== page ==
Equestrian Monument of Bartolomeo Colleoni


(1) Equestrian Monument of Bartolomeo Colleoni and Judd’s Untitled (Stack), differ in process and material. Donald Judd wrote an essay titled Specific Objects, where he described a tendency among


Equestrian Monument of Bartolomeo Colleoni and Judd’s Untitled (Stack), differ in process and material.  Donald Judd wrote an essay titled Specific Objects, where he described a tendency among artists to make objects that are neither painting or sculpture. Judd’s Untitled (Stack), is an example of the specific objects that are described in his essay. Untitled (Stack), is on the wall like a painting, but pops out of the wall like a 3-D sculpture. Judd uses galvanized iron and lacquer to create Untitled (Stack). Whereas in Equestrian Monument of Bartolomeo Colleoni, Verrocchio wanted to build a monument of himself in Piazza San Marco. Verrocchio was a sculptor from the Italian Renaissance. Equestrian Monument of Bartolomeo Colleoni, abandons the concept of of earlier equestrian monuments. The sculpture has a three-quarter twist of the body, which is used to give the work more energy as if the figure is commanding the surrounding space.  Equestrian Monument of Bartolomeo Colleoni is made out of bronze material. The process of these two works differ because one of them is a sculpture of a monument, and the other is neither painting or sculpture.

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In Untitled (Stack), the material chosen was galvanized iron and lacquer. Judd is using industrial materials that have no history in sculpture. The lacquer chosen was the kind that was used to paint cars at the time. When you get up close to Untitled (Stack), you can see a seductive sheen, which Judd had industrially fabricated. He chose this material to make Untitled (Stack) more precise and uniform. Equestrian Monument of Bartolomeo Colleoni, the material chosen was bronze. Bronze equestrian monuments like this one looked back to an ancient tradition of depicting great leaders and commanders on horseback. Verrocchio’s monument is different from earlier models. Unlike the static equestrian figure of the classical world, Verrocchio’s work is infused with dynamism.

I relate more to Untitled (Stack), because it is a unique piece of work and is different from the traditional artwork that we have seen. There is nothing else like it like there is of Equestrian Monument of Bartolomeo Colleoni, because it is a monument.


After watching the videos and reading the lectures for module 8, one of the main points that the Equestrian Monument of Bartolomeo Colleoni and Judd’s Untitled (Stack) piece do not have in common is that the Equestrian is a monument and a sculpture, and the Stack is neither a sculpture nor a painting. The Stack seems to be a sculpture, but it was not considered one mainly due to the use of three-dimensional space. Judd chose to use galvanized iron and lacquer paint to create color for this particular piece. His choice of using lacquer was in part because it was a popular paint material commonly used to paint automobiles. Judd’s work was also in cue to the minimalist art movement. Judd also used mathematical precision as well as spontaneity with his own artistic twist.  In the Equestrian piece the artist chose to use bronze as a material for the art piece. This particular material was molten into molds which is known as the casting method. This method dates back to the Greek and Roman era where they used this method for life size figures.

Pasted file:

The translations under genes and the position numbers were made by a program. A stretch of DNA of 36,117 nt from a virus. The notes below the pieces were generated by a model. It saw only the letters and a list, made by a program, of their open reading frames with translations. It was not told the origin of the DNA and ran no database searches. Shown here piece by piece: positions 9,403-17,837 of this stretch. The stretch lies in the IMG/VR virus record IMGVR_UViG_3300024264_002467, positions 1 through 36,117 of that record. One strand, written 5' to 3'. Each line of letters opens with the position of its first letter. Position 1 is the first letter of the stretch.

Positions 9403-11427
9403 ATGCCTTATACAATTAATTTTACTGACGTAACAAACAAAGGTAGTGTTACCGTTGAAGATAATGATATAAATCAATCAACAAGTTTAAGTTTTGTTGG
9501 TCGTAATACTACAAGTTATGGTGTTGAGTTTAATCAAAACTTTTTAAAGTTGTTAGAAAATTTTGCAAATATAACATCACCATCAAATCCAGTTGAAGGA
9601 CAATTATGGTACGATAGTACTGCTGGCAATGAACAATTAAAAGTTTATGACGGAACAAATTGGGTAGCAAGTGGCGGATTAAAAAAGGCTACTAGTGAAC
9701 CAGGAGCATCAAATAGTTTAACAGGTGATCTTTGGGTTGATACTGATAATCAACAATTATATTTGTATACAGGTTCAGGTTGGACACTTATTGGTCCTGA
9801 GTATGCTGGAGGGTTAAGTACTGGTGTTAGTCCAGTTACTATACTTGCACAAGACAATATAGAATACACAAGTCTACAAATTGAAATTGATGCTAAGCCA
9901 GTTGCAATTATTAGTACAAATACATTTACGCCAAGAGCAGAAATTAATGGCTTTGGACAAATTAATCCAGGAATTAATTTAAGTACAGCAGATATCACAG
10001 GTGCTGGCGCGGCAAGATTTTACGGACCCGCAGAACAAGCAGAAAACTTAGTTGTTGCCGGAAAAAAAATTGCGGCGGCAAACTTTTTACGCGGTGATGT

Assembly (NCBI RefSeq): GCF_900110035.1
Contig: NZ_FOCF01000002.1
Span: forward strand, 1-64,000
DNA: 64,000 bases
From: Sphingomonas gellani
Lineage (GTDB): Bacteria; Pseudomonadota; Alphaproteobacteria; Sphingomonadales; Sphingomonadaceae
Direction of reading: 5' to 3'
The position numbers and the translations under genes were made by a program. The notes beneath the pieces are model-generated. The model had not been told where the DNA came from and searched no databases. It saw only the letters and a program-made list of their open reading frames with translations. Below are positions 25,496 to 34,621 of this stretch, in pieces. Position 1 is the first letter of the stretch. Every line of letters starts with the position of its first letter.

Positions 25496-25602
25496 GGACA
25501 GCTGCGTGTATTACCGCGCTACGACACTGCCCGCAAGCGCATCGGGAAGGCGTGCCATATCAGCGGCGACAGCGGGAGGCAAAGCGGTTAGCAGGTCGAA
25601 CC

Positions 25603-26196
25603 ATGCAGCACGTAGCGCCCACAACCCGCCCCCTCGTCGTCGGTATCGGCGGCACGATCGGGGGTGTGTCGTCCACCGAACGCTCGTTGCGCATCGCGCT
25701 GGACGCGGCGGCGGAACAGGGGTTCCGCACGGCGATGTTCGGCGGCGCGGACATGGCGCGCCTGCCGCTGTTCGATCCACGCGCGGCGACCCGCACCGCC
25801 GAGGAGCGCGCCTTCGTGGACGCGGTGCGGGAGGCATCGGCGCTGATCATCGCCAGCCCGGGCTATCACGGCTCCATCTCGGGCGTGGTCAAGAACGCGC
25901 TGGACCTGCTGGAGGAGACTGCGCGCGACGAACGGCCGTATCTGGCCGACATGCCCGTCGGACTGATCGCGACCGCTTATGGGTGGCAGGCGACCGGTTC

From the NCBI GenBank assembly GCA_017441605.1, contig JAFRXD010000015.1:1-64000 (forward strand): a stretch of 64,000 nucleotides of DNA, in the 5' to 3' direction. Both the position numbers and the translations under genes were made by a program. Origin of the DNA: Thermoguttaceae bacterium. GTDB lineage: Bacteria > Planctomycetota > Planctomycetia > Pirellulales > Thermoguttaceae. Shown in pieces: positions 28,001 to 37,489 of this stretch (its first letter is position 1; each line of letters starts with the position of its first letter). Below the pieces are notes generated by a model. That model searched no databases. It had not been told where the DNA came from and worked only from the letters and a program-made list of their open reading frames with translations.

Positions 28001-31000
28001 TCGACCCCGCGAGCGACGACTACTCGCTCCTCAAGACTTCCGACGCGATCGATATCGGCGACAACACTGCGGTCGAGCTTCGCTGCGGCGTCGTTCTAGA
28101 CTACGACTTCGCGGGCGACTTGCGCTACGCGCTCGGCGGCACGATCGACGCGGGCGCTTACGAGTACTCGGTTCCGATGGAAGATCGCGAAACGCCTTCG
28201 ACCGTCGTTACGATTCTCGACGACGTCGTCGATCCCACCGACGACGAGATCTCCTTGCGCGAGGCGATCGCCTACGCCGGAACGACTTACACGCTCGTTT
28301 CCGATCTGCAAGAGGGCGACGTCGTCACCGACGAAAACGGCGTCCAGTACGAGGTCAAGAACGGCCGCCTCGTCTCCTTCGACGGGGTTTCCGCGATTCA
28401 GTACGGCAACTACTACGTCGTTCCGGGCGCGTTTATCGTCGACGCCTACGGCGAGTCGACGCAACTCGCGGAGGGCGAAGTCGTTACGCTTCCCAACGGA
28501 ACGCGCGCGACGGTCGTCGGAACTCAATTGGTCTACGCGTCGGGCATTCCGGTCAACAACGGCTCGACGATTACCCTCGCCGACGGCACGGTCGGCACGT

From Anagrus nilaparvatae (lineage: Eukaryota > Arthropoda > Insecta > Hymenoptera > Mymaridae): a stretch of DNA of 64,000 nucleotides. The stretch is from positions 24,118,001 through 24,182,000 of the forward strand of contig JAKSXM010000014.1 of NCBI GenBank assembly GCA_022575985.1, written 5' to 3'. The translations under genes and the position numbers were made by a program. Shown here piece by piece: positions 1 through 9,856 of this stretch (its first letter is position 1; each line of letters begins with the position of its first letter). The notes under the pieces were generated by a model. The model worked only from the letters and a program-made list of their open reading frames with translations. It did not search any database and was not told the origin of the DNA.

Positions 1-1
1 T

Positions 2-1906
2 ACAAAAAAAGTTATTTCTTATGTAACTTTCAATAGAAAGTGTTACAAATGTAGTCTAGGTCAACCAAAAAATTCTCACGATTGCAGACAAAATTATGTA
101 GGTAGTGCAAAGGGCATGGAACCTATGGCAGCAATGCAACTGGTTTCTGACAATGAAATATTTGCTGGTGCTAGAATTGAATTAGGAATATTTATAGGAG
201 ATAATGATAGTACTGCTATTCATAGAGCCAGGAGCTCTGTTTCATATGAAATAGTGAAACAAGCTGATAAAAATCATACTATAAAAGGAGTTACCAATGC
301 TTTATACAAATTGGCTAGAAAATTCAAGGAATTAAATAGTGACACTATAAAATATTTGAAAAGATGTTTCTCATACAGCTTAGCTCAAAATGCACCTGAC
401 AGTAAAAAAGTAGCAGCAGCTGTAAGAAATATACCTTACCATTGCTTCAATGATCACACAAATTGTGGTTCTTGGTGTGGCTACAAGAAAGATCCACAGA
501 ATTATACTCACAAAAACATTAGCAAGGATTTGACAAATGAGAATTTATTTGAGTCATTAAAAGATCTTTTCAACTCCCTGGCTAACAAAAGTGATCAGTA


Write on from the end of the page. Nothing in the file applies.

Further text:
The decision by each artist to use different materials complements each piece and was carefully chosen by each artist. As for the Equestrian piece, the artist chose bronze in order to visually achieve his ideas. First, for this method, a mold would have to be created consisting of soft materials. This idea by the artist was inspired by an ancient lost-wax method. For the Untitled Stack) piece, Judd’s piece was incorporated by nine equal boxes. These stacks were carefully placed in exactly nine inches apart which was a repetitious pattern. Analyzing the Equestrian piece, the artist, after completing all the pieces for this art carefully placed the pieces after the molding process in a particular space. For example, this piece was an actual monument of the artist. The body was carefully placed with a three-quarter twist to the body. As for the horse, he is turning in the opposite direction as the rider. These positioning concept methods gives this piece more of a realistic pose and feel.

Of the two pieces, I could relate the most to the Equestrian Monument of Bartolomeo Colleoni. My decision was mostly because of the size of the sculpture and the techniques used to complete this work. The positioning of the horse, and the rider makes this piece more realistic. As for the Stack piece, I had a difficult time relating to the perfectly placed pieces manufactured by someone other than the artist.